WCW: Always Be Iterating with Lizzy Engele of MakerGirl

Frankly's #WCW (Woman Crush Wednesday) series features some of our favorite female founders who are focused on providing goods and services that improve the lives of women and girls.  

headshot of Lizzy Engele, MakerGirl co-founder

Today we welcome, Lizzy Engele of MakerGirl, a program that helps educate girls in STEM. We are so excited to cover the important work you are doing at MakerGirl!


Tell us a little bit about yourself.

I grew up on a farm in Southern Illinois where I learned the joy of "tinkering," and this intimate community created an incessant curiosity to learn about the world and people that were different from me which is now one of my greatest strengths.  I ended up majoring in Business at the University of Illinois at Urbana-Champaign because I thought this area combined math and creativity well, and I loved working "cross-functionally" with fellow engineering friends while in the Hoeft Technology & Management program.  In a "just for fun" class my senior year, I co-founded MakerGirl along with Julia Haried.  After graduating, I went on to be in sales (one of the last professions I ever saw myself doing!) through LinkedIn's Business Leadership Program. All the while, Julia and I were working on MakerGirl part-time. Due to the joy of building MakerGirl, I pivoted to getting a Master's in Design degree at the IIT's Institute of Design in Chicago where I'm learning about topics like systems, creating exceptional experiences from the inside out, and the ethics of technology.  While not in school or working on MakerGirl, I am volunteering for Park Community Church, reading, running, or baking! 


Can you tell us more about what MakerGirl does, in your own words? 
Through 3D printing sessions led by college women and men, MakerGirl shows 7-10 year old girls that they have the power to be makers and builders.  Our vision is that girls live and dream as unstoppable forces that say "yes!" to the challenges of the future!   All of our sessions are themed around topics girls are already interested in, like fashion and sports, showing girls that STEM is something they can combine their pre-existing interests in a STEM-related capacity.  As a little girl, I thought being an engineer meant working in a machine shop so perception is important!  We do not necessarily expect to be the reason that a girl chooses a STEM-related career, but we want to capture girls' interest right before a time when they might start thinking, "this is not for me."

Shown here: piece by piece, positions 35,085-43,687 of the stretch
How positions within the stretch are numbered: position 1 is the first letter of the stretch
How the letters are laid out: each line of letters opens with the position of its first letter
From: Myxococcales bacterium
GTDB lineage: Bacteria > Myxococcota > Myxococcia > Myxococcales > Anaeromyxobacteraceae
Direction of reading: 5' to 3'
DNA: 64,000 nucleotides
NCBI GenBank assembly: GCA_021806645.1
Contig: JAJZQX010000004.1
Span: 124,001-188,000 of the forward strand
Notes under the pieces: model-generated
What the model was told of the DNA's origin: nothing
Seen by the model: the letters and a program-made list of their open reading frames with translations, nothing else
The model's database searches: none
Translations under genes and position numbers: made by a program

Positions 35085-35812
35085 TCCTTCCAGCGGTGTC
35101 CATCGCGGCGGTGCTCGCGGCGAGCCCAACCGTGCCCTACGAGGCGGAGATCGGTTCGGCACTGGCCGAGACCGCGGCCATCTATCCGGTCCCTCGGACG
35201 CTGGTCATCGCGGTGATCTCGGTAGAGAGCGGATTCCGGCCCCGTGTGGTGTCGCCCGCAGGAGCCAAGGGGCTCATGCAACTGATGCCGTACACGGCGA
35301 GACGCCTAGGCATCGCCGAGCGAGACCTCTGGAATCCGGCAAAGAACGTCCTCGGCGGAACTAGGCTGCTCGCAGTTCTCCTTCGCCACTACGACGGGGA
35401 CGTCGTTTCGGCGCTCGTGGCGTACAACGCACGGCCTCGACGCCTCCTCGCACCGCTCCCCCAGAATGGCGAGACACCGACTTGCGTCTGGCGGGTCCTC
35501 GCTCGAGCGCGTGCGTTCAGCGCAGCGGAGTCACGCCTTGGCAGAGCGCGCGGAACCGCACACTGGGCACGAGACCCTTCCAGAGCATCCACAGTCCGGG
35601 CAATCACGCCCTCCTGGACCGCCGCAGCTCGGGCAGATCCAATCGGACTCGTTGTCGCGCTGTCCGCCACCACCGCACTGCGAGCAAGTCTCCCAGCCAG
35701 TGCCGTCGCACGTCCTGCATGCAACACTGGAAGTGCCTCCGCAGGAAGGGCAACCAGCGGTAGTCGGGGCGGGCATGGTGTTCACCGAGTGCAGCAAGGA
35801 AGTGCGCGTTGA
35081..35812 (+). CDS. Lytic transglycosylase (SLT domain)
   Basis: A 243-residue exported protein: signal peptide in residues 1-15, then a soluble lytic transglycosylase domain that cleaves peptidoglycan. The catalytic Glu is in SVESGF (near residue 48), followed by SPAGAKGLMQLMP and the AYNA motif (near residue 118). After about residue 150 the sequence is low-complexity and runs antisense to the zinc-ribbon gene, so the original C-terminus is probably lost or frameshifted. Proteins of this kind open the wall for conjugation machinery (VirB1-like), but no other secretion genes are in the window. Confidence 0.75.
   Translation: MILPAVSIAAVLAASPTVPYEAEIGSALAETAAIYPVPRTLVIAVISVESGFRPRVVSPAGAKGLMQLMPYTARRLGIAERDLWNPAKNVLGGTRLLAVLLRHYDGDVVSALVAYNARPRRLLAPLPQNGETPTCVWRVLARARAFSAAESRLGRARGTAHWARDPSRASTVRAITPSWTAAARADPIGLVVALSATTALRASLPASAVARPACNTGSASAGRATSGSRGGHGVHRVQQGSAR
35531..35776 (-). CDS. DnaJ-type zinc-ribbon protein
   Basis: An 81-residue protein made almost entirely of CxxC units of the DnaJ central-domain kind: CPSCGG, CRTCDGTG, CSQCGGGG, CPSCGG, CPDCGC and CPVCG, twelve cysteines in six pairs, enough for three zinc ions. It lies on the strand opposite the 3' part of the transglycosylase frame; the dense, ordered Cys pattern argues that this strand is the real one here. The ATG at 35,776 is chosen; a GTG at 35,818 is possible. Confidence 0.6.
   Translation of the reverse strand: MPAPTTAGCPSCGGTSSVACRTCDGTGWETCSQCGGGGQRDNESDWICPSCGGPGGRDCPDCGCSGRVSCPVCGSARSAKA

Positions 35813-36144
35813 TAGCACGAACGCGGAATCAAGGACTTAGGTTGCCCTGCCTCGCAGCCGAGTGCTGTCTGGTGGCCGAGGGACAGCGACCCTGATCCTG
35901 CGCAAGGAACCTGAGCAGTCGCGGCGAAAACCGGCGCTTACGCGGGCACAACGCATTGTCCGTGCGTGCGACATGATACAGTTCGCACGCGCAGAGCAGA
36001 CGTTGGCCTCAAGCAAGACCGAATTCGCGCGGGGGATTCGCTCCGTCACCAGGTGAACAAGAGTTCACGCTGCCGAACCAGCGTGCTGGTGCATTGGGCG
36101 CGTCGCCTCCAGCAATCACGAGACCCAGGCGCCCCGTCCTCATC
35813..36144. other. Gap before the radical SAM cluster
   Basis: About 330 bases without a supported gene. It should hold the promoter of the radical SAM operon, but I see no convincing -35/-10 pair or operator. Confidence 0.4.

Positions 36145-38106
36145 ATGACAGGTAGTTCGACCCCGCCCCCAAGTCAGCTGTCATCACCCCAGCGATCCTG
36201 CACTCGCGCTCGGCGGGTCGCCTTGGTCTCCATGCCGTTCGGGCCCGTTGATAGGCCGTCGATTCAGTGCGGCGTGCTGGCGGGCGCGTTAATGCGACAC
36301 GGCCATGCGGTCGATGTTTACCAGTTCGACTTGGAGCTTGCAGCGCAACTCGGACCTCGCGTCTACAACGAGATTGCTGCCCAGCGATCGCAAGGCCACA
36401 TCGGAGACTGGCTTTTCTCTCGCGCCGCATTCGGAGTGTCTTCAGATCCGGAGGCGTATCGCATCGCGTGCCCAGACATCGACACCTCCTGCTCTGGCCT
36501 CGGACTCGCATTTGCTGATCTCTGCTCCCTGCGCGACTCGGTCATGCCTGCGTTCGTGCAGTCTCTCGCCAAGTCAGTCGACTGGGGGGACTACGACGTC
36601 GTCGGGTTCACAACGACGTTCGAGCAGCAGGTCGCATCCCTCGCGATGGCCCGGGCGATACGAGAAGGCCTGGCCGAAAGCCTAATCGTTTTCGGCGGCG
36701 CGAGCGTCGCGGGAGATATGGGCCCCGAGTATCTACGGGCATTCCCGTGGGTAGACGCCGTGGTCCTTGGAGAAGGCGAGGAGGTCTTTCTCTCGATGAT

Why ages 7-10 specifically? And why did you start with 3-D printing? 
Studies show that children start saying "no" and shutting out new opportunities around middle school (ages 11 - 14) so it is important to show them what they are capable of while they are young. Research also shows that girls don't pursue STEM because they don't think it's creative nor do they think they can make an impact with it.  3D printing shows girls that being technical and creative are not mutually exclusive yet work really well together, and there's so much power in holding something you designed.  Do you remember when you made something as a kid that you were really proud of?  These impressions matter!  

 MakerGirl co-founder, Lizzy Engele, smiling with a MakerGirl as they work on a project together


What does it mean to you to be a mission-driven organization? How does that impact choices you make?
Every organization should be "mission-driven" to help people and the planet in some capacity, even if they do not have the 501c3 status or consider itself a "social impact" company.  Being mission driven makes decisions much easier.  When questioning whether to go a new direction or pursue a new partnership, it all comes back to the MakerGirl and our ChangeMakers.  I ask myself questions like, "will this decision help more girls learn about STEM?," "will this help girls be excited about STEM throughout their entire lives, even if they don't necessarily become an engineer or a doctor?,"  or "will this inspire our ChangeMakers to as engaging an experience as possible for MakerGirls?" 


A big part of the MakerGirl story is the question "What bothers you." I'd love to hear more about how you answered that question when starting MakerGirl and what bothers you today.